Oil pollution: best when out of sight and out of mind

The BP oil leak off the coast of America has led Barack Obama to crack down on offshore drilling. But does this mean even worse pollution in other parts of the world?

Like the oil gushing for 56 days into the Gulf of Mexico, the BP story just won’t go away, creating new angles and new anger. Angles include the environmental impact, the economic effects and the question of blame. Anger is at boiling point among the people of the devastated Louisiana coastline, onlookers all over the world, and an increasingly exasperated Barack Obama.

Latest US government estimates say there is twice as much oil spewing into the ocean than previously thought – around 80 million gallons so far. It seems there is more oil gushing in an hour than officials originally said was spilling in an entire day. By the time the well is closed, it will probably be second only to the spill created by Iraq in 1991 during the Gulf War when nearly 500 million gallons were pumped into the Persian Gulf to deter US invasion forces – by far the worst oil pollution in the history of the world. As an environmental catastrophe, the BP spill is already reckoned to be America’s worst ever.

One result of this is a renewed determination to find long term alternatives to oil, such as nuclear, wind, wave and solar power. But any results big enough to make a difference are likely to take a very long time.

So another major debate has flared up over the question of offshore drilling. Barack Obama has now refused to remove long-standing restrictions on drilling around parts of the US coastline. His Republican opponents have long argued that these restrictions are pointless. The BP disaster seems to be proof of exactly what Obama feared most – a massive, unstoppable leak just off the American coastline – proving that his safety concerns were right all along.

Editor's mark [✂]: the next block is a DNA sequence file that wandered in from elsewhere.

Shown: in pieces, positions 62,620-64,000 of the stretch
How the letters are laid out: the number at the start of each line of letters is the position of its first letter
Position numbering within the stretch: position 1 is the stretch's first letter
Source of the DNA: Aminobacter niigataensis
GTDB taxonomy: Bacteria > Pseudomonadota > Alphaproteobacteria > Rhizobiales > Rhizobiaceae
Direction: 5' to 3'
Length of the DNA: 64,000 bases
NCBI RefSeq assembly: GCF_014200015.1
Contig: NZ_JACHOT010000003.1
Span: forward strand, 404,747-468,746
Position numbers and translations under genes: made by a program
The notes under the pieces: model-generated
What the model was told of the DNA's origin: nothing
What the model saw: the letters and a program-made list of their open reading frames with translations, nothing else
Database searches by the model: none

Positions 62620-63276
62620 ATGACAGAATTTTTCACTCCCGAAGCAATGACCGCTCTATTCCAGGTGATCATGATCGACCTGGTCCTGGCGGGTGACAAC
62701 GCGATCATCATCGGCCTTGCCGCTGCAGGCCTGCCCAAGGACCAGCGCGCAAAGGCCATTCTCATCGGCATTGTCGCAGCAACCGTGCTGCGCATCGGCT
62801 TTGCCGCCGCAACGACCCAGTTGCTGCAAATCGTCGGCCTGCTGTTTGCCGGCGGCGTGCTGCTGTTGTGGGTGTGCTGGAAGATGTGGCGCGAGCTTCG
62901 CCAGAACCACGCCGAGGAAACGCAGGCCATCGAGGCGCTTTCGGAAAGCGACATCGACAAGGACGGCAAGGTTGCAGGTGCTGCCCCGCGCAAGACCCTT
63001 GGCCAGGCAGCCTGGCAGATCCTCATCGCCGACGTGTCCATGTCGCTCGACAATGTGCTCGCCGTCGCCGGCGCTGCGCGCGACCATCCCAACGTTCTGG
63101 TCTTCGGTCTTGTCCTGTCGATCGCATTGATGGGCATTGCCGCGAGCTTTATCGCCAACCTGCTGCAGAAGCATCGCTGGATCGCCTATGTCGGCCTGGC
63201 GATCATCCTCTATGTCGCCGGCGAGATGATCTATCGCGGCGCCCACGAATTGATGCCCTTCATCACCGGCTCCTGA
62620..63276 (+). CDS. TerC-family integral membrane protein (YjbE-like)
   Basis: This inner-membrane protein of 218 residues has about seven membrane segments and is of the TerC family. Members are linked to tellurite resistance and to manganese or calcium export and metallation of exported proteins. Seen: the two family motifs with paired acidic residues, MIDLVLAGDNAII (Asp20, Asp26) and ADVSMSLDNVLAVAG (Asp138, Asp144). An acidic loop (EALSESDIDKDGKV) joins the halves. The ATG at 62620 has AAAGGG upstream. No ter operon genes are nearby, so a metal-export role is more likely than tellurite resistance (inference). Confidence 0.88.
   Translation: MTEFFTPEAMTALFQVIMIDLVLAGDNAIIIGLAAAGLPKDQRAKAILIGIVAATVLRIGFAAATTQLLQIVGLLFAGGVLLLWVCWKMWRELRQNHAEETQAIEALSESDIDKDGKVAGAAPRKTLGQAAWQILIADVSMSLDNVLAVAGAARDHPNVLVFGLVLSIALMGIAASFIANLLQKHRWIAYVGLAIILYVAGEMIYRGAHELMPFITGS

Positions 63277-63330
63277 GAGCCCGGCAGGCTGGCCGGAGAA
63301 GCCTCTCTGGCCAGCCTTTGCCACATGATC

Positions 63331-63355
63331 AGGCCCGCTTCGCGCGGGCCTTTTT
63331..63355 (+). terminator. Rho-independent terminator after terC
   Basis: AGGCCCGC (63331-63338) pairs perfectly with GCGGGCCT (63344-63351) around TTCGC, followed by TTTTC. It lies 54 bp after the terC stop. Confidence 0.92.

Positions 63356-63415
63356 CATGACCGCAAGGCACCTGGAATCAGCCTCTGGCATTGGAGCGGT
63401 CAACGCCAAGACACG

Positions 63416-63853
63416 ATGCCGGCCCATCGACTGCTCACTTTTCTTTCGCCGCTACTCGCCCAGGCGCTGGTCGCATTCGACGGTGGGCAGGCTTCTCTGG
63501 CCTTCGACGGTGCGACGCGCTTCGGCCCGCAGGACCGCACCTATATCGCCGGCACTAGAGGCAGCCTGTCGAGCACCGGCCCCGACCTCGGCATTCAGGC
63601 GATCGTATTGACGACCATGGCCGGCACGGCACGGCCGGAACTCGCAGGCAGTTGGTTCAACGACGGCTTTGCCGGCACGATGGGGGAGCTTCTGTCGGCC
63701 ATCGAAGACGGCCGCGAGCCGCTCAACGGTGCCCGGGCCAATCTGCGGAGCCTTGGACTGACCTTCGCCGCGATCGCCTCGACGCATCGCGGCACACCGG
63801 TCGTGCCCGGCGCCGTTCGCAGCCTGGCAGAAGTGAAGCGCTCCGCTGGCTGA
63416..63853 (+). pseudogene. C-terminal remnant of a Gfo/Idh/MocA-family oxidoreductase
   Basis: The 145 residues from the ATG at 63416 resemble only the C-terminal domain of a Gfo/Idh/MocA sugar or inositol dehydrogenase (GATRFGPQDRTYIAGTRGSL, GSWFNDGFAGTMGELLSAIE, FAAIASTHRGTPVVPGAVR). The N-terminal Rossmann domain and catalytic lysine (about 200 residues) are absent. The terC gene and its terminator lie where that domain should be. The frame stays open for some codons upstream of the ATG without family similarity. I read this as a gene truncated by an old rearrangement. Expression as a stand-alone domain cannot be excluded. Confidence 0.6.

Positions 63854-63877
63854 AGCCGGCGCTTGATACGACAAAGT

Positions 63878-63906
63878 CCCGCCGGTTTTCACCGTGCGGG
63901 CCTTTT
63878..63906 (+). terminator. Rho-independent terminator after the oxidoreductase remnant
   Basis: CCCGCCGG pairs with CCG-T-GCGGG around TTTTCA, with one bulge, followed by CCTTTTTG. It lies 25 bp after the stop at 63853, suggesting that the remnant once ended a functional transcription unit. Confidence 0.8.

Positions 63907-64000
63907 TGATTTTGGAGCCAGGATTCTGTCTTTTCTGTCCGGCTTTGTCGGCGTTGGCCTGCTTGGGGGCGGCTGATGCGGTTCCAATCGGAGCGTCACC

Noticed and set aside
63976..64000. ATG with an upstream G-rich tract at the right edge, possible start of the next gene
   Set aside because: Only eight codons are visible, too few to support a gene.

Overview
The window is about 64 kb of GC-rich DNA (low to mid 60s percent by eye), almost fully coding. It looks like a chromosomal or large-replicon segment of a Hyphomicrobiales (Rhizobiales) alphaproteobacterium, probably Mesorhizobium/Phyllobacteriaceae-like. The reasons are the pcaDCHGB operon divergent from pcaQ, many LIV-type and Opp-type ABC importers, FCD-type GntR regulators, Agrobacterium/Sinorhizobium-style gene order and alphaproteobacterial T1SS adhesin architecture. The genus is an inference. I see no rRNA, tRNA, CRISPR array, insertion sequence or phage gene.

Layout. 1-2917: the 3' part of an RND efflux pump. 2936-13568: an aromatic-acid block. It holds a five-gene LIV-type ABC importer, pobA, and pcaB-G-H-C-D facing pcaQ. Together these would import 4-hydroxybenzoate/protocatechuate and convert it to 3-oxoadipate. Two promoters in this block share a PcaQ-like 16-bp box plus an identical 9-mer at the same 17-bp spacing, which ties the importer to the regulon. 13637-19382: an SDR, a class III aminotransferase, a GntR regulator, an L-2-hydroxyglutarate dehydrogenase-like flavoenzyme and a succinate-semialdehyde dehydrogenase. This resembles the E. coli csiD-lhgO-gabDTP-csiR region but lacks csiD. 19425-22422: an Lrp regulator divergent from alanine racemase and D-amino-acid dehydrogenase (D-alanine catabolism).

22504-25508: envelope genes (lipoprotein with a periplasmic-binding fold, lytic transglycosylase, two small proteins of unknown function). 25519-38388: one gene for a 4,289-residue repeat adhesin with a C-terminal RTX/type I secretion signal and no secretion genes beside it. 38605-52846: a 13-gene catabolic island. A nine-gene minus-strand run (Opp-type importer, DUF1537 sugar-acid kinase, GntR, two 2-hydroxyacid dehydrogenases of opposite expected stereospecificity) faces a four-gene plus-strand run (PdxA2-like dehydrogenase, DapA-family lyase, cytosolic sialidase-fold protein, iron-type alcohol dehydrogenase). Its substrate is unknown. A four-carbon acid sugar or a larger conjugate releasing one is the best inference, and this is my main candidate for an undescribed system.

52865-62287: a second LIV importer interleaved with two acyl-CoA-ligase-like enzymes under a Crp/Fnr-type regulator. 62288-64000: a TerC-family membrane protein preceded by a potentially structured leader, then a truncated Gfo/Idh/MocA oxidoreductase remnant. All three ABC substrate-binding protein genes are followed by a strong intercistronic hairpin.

Hidden costs

But there’s a problem. Extraction off America’s shore is less harmful to the environment than extraction from many other parts of the world. Today America gets around 40% of its imported oil from the Niger Delta in Nigeria. Here pollution has combined with civic strife to cause an ongoing disaster. Worse; this is impossible to measure as records are suppressed by the oil barons. Some locals claim that more oil is spilt in Nigeria every year than has so far been spilt in the Gulf of Mexico and that the USA simply prefers to move its oil spills out of sight and out of mind.

You Decide

  1. Why do you think that the spill in America has received so much more attention than similar problems elsewhere?
  2. Is it, perversely, a good thing for those who worry about climate change that oil extraction carries more immediate and visible risks?
  3. BP has made billions of pounds in profit over decades, much of which feeds back into the British economy, including pension funds. Would a Britain with poorer pensioners but fewer links to environmental damage be preferable to a richer one with fewer such links?

Activities

  1. Work out roughly how much oil your families each consume over a year. (Some average figures for UK families are on the internet). Work out what it goes on and what you would have to give up to reduce it by half.

Some People Say...

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Donald Trump

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